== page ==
I was recently asked to be a guest on a well-respected podcast. Podcasts have become quite popular over the past few years and they are an excellent way for someone to get his or her message or product out there to people who wouldn’t know they existed otherwise.
I was thrilled! I was honored! I was…petrified.
What makes this story somewhat funny is the theme of the show revolves around how people face and conquer their fears. Oh, boy.
The closer the day of the interview got the more butterflies appeared in my stomach, flitting here and there with the occasional backflip for emphasis. How was I going to get on a podcast and talk about facing my fear when I was scared out of my wits to be on the podcast to begin with?
I have never felt comfortable speaking to small groups, and I’ve never enjoyed being interviewed. Ironic, since I have been on the theatre stage more times than I can count. But the difference is, when I’m on stage, it’s not really me up there. It’s a character I can hide behind. She can do the talking. She can do the interacting. She can be confident and sure of herself.
You see, I am a classic example of an introvert. I prefer quiet reflection and introspection over interaction with large groups. I don’t like small talk and avoid conflict like the plague. I crave solitude and am quite happy rolling around in my own imagination. I love reading, playing the piano, practicing yoga, crocheting, solving sudoku puzzles, all solitary activities, you’ll notice. One reason I write is because I can be alone while I do it.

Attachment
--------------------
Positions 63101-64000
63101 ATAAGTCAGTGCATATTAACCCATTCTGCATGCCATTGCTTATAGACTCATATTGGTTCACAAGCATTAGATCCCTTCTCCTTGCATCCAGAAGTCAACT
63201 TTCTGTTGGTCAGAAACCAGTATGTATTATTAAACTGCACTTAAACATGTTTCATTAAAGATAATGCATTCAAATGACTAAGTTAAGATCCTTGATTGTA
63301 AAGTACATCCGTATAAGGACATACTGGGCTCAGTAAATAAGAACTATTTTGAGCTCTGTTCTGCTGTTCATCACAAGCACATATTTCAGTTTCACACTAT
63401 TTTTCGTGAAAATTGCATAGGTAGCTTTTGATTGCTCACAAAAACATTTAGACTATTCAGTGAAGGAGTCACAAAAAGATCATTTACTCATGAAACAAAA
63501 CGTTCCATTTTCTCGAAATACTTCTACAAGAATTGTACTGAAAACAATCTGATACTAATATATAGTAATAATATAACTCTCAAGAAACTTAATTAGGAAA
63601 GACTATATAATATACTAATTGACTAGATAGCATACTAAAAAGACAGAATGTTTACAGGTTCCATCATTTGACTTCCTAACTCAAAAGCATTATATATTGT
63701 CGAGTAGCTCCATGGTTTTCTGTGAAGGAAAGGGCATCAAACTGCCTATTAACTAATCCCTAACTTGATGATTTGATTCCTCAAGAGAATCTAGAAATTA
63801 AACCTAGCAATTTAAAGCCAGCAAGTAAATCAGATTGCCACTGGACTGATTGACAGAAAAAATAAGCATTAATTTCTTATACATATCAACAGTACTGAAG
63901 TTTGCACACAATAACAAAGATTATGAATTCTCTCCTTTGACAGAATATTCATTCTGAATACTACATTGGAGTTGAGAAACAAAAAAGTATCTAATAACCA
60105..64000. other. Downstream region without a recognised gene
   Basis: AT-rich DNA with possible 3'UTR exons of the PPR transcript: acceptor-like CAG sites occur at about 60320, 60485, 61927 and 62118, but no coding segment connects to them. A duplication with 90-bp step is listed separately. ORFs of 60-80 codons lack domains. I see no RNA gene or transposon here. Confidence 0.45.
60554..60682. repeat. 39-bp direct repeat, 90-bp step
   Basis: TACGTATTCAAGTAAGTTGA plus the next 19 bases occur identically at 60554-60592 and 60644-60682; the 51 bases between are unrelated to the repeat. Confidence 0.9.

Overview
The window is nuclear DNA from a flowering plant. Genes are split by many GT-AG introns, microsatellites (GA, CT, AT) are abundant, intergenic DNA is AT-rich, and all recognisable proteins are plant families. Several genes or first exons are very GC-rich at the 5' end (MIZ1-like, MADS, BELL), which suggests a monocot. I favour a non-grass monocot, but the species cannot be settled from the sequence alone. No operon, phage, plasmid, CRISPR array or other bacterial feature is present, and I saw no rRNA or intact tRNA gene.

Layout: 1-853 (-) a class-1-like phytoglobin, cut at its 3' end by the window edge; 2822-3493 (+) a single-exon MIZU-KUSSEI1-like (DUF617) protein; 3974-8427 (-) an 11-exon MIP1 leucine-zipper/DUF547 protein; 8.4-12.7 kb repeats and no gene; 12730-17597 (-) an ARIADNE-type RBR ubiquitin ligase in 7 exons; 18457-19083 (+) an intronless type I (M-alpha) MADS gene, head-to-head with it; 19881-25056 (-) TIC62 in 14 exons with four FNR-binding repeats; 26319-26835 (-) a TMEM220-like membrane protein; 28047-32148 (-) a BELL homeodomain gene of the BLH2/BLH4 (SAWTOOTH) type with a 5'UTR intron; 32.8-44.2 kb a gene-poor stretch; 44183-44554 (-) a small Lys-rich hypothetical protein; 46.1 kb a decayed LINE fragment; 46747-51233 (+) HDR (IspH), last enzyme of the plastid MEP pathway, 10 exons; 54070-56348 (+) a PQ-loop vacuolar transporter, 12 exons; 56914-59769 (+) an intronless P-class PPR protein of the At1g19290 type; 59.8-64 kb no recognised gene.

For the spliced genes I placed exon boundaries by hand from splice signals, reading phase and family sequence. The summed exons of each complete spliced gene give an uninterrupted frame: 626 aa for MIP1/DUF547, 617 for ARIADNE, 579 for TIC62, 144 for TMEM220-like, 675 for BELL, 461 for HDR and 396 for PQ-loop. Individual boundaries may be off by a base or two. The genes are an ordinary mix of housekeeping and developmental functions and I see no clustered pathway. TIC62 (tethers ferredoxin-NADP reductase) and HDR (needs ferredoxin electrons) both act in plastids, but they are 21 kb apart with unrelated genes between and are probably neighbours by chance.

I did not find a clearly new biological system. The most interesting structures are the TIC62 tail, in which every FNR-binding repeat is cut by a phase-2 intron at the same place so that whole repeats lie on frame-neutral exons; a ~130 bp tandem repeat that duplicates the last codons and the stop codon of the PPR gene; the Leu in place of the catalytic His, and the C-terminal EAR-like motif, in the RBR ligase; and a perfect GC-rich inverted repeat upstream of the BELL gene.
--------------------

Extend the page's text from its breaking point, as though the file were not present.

Maybe now you can understand my apprehension heading into this podcast.
The Big Day
The morning of the interview arrived and my butterflies numbered around two hundred, give or take. All flying around bumping into each other and the lining of my stomach as I tried to catch my breath.
That’s when I remembered.
Once upon a time, I HAD to learn how to speak in public to get through a job I had as a young adult. I didn’t have a choice; I needed that job. And you know what? Not only did I keep that job, I thrived in it.
Funny, how often we forget things we’ve already figured out.
So I gave myself a good talking to the morning of the interview and reminded myself that I could do this because I proved I could do it in the past. I had already set a precedent for conquering this fear years ago. I just had to remember. One by one I felt the butterflies flutter away until only a few quiet ones remained.
And, you know what? I ended up having a great time on the podcast talking about fear and how I keep it at bay. You can listen to the interview here!
Sometimes all we have to do is remember a time when we released the butterflies out into the world to remind us it’s much better to revel in their beauty than choke on their captivity.
K. Kris Loomis is the author of the humorous travel memoir, Thirty Days In Quito: Two Gringos and a Three-Legged Cat Move to Ecuador. She also writes adult parables and short stories as well as books about yoga and meditation. Kris is a determined chess player, an origami enthusiast, a classically trained pianist, and a playwright. She lives in South Carolina with her husband and two cats.
Get a free short story by signing up for Kris’ bi-weekly blog! And you can connect with Kris anytime on Twitter, Facebook, and Pinterest @kkrisloomis.